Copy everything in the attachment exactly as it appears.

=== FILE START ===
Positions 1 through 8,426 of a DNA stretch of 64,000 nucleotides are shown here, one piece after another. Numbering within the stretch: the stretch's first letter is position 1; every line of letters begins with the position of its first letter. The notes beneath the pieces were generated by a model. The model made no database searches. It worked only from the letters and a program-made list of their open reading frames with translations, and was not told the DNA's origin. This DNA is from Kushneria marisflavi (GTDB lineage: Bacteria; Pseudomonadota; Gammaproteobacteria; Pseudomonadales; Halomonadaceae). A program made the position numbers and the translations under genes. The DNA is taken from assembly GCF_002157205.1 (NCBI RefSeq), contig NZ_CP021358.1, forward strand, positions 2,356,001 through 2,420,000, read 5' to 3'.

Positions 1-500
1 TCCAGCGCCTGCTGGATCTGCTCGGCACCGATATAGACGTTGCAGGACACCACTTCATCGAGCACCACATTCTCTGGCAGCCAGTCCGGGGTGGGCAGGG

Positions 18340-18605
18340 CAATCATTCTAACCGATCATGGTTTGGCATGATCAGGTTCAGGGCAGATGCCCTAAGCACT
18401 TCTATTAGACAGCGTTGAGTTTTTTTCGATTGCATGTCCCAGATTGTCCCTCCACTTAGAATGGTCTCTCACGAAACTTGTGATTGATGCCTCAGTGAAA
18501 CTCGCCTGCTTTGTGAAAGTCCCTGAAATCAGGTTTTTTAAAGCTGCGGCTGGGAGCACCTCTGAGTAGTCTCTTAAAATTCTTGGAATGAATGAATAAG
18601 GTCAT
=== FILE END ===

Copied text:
Positions 1 through 8,426 of a DNA stretch of 64,000 nucleotides are shown here, one piece after another. Numbering within the stretch: the stretch's first letter is position 1; every line of letters begins with the position of its first letter. The notes beneath the pieces were generated by a model. The model made no database searches. It worked only from the letters and a program-made list of their open reading frames with translations, and was not told the DNA's origin. This DNA is from Kushneria marisflavi (GTDB lineage: Bacteria; Pseudomonadota; Gammaproteobacteria; Pseudomonadales; Halomonadaceae). A program made the position numbers and the translations under genes. The DNA is taken from assembly GCF_002157205.1 (NCBI RefSeq), contig NZ_CP021358.1, forward strand, positions 2,356,001 through 2,420,000, read 5' to 3'.

Positions 1-500
1 TCCAGCGCCTGCTGGATCTGCTCGGCACCGATATAGACGTTGCAGGACACCACTTCATCGAGCACCACATTCTCTGGCAGCCAGTCCGGGGTGGGCAGGG

Positions 18340-18605
18340 CAATCATTCTAACCGATCATGGTTTGGCATGATCAGGTTCAGGGCAGATGCCCTAAGCACT
18401 TCTATTAGACAGCGTTGAGTTTTTTTCGATTGCATGTCCCAGATTGTCCCTCCACTTAGAATGGTCTCTCACGAAACTTGTGATTGATGCCTCAGTGAAA
18501 CTCGCCTGCTTTGTGAAAGTCCCTGAAATCAGGTTTTTTAAAGCTGCGGCTGGGAGCACCTCTGAGTAGTCTCTTAAAATTCTTGGAATGAATGAATAAG
18601 GTCAT